The Socially-Awkward Social Network Paradox
One upon a time, in the early 2000s, a small company had a little HR issue: one of their employees was a bit of a weirdo. He was, more to the point, really weirding out one of his coworkers, and she said she felt uncomfortable coming in to work. HR didn’t want to let him go, so they came up with a compromise: they told him that when she was in the office, he ought to work from home.
You might want to keep an eye out for this guy. Here’s his picture:
Tom’s extreme, but we see the pattern elsewhere. Zuckerberg has given some uncomfortable interviews, especially in the early days; one version of the Twitter founding myth was that Dorsey was hitting on a coworker when she introduced him to the idea of status updates via text messaging. (Nobody has written the ending of that story, so I assume she later introduced him to the concept of ghosting.)
There seems to be a pattern here. Intuitively, you could expect the opposite: to understand social media, you need to be good at picking up on social cues and handling social interactions. At the beginning, a social network is a place where friends hang out, and that’s going to be a lonely place if you don’t have many friends.
But that elides something important: people who are naturally socially competent don’t understand social interactions. They just do them. In AI, there’s a concept called Moravec’s Paradox: the idea that it’s relatively easy to teach AIs to do things humans think of as hard, and hard to teach them things humans think of as easy. Computers have been able to get good grades on calculus exams for decades, but it’s only recently that they’ve learned how to distinguish between a smile and a grimace.
The reason is that for more complicated tasks, we have an explicit model: you build up calculus from simple abstractions, and the simplest of these can be represented as integers and arithmetic operations, which computers can handle just fine. You can’t describe the process you use to determine whether someone is faking an emotion or really feeling it. (Kids help, actually: two-year-olds know you respond to their emotional state, but they’re terrible actors.)
To an extreme introvert, or to someone on the Asperger’s spectrum, social cues are easy to miss because they’re subtle. So awkward people learn to explicitly model them; they develop a body of theory around how to distinguish polite boredom from intense interest (I used to firmly believe that “Oh, yeah,” and “I see” were 100% reliable indicators that I should keep talking), or how to differentiate intellectual interest from outrage (the answer to “Wait, really?!” should not necessarily be “Yeah, and furthermore…”).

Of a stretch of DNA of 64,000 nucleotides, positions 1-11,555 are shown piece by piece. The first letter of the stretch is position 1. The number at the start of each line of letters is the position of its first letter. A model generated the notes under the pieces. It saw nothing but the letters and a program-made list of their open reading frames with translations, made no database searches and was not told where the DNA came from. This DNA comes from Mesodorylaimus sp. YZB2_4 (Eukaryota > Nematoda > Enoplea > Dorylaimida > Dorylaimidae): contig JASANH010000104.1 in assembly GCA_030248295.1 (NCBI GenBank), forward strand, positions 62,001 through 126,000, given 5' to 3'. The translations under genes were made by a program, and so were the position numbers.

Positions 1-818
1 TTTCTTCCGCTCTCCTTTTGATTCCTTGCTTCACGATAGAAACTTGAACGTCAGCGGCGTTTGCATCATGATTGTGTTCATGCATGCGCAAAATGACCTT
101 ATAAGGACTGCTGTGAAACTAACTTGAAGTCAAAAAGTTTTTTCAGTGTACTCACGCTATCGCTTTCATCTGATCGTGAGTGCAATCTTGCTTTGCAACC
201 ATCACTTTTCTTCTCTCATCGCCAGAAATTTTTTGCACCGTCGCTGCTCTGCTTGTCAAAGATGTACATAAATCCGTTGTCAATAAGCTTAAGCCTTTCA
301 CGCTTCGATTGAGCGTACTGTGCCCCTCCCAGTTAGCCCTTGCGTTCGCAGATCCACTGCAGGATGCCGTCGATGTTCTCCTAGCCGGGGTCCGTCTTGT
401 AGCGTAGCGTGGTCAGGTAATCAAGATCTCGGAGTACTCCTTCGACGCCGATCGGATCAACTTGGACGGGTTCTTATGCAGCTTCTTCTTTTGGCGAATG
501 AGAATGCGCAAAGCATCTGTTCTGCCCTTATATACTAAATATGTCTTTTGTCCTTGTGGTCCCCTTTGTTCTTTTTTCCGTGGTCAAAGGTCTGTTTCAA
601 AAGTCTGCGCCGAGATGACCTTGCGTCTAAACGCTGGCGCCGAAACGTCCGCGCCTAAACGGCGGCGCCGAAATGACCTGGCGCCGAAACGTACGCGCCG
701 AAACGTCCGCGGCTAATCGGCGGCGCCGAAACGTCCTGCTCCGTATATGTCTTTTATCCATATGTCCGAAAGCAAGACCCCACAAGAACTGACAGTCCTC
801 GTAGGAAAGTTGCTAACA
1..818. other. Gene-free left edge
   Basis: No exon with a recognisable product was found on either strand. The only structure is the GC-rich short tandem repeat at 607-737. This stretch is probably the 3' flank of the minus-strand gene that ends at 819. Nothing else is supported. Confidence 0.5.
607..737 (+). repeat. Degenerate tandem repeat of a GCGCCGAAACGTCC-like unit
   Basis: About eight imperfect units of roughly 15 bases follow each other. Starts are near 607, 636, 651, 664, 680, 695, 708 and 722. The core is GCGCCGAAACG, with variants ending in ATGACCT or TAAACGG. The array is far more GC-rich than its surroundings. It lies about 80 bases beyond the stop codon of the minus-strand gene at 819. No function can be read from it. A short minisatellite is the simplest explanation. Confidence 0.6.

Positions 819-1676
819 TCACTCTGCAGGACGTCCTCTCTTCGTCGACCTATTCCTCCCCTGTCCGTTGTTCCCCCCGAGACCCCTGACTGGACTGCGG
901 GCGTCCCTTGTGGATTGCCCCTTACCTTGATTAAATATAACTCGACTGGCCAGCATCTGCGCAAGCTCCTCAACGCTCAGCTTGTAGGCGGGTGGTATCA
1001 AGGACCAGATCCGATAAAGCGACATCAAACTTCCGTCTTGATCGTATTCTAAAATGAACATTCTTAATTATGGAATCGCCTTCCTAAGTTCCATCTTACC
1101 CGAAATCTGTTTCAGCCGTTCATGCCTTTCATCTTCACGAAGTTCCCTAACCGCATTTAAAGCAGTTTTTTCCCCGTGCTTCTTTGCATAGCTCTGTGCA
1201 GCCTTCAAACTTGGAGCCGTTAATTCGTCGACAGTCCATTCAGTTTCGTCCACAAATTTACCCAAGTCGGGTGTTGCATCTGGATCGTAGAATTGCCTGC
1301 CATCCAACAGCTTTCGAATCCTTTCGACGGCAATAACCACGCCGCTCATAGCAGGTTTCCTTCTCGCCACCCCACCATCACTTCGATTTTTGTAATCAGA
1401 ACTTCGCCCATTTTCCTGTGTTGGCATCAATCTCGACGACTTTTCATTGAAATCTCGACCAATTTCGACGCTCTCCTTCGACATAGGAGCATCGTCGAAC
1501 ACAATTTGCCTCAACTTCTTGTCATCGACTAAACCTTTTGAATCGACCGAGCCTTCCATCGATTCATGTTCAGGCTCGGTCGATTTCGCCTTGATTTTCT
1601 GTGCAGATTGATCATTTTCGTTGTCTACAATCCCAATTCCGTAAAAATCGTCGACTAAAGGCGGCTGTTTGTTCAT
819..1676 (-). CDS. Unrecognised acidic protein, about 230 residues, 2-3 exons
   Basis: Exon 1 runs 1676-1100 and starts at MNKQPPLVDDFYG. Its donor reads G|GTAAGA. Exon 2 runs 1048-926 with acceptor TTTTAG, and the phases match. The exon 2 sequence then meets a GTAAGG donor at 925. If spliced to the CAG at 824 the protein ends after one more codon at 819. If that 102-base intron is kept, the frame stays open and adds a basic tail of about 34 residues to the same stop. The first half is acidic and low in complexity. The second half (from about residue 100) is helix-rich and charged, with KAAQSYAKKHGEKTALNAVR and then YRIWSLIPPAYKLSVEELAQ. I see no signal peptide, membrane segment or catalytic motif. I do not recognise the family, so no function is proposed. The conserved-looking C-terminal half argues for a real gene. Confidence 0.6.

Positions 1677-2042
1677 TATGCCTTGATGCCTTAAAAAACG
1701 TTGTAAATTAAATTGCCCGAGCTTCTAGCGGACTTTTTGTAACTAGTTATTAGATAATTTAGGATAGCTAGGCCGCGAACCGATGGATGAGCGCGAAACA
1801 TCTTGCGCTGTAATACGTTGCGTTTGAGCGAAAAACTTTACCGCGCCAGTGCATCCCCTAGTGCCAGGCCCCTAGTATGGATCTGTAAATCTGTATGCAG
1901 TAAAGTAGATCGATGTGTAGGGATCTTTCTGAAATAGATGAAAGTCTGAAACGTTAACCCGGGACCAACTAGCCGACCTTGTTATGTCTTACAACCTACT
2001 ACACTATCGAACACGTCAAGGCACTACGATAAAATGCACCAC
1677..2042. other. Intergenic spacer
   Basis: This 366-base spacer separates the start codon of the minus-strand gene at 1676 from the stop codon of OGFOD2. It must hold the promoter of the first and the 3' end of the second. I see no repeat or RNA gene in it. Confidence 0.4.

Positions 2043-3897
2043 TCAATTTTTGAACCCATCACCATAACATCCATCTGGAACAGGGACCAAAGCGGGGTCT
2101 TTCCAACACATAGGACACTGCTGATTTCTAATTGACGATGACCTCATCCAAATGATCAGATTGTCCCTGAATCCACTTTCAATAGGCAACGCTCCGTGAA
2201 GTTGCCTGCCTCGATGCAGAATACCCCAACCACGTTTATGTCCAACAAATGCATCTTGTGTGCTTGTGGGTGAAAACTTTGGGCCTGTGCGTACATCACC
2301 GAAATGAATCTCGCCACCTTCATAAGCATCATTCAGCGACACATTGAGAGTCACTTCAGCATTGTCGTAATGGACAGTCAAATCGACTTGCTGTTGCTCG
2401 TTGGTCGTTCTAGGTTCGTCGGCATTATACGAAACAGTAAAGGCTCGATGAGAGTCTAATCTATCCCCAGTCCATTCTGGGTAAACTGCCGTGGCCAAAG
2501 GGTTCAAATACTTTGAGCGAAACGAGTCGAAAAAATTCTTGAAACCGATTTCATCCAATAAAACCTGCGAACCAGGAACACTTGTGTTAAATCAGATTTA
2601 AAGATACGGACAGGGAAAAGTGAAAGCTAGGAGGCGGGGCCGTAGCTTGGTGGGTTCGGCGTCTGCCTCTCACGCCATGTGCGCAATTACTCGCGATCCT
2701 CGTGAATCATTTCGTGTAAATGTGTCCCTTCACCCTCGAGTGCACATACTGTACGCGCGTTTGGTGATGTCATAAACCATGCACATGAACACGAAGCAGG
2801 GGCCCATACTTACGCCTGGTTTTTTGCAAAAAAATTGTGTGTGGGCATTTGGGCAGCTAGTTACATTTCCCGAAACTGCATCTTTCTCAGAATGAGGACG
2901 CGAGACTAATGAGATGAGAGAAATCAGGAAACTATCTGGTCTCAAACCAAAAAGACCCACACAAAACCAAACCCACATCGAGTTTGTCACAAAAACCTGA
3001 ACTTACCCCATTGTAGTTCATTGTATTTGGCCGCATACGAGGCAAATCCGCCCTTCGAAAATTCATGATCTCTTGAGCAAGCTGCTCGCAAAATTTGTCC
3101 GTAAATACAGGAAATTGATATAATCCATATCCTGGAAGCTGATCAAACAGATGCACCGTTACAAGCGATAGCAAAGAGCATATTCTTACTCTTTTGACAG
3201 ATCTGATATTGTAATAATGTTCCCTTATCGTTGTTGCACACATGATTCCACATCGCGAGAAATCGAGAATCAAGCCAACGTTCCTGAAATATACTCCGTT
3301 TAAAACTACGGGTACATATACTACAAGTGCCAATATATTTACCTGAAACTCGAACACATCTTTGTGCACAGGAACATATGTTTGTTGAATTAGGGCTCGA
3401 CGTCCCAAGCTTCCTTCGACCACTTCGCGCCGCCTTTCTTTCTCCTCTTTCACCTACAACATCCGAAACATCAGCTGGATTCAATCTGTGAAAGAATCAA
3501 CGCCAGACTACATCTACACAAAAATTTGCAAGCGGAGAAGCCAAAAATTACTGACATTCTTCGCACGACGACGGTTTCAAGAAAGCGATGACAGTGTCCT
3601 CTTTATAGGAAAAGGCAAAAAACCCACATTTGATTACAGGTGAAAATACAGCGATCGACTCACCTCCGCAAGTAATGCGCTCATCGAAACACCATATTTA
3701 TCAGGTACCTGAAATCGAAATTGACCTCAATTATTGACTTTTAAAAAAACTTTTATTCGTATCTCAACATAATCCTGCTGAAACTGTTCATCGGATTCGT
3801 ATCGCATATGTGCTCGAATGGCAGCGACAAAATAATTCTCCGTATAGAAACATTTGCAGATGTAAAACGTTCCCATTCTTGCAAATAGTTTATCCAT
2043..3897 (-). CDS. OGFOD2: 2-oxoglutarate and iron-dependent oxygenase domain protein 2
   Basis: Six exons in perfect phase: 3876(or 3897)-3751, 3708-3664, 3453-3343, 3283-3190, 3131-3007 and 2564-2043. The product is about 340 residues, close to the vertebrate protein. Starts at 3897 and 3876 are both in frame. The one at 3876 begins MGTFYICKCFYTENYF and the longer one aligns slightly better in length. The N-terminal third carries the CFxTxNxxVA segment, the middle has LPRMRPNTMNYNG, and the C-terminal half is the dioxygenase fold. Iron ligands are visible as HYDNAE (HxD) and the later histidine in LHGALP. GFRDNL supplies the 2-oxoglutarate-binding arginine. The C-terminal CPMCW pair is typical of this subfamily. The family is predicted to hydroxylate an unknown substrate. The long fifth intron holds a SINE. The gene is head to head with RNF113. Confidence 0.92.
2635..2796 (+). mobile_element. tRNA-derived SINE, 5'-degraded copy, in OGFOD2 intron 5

Having an explicit rather than implicit model of human behavior is generally a liability. In Kahneman’s terms, you’re using System Two to patch over deficiencies in System One. But this has one advantage: it lets you break down interactions into their atomic components. So when the same interactions happen over a different medium — friendship, hatred, jealousy, love; all of these have moved online in a big way — the System Two people are working off a formal spec, while System One people are looking at a black box.
The best evidence for this is the fact that most of the awkward-founder stories I’ve mentioned are a decade old. If you watch interviews with these executives today, you hear a polished, well-rehearsed, in-control executive. They’re not naturals, but they practiced, and practice is just the art of putting effort into making something look effortless. If you’re a natural public speaker and a good conversationalist, you’re probably already at the ceiling for your skills, but if you’re not a natural, you’ll consistently improve — you’re not just doing things, you’re trying things and seeing what works.
There are a few historical figures who also fit this template. If you read Ronald Reagan’s diaries, you’ll notice that he was a very weird guy who didn’t especially like people. His favorite dinner guest was television. But he taught himself charisma — a one-on-one conversation might be painful, but a movie audience or a crowd is just an abstraction. And the result is stuff like this.
It might seem like a liability if social cues and norms are opaque to you. But think of it this way: if they weren’t opaque, you wouldn’t see them.